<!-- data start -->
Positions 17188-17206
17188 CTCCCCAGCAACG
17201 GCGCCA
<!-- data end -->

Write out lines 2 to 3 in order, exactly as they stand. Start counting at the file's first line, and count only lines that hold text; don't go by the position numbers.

17188 CTCCCCAGCAACG
17201 GCGCCA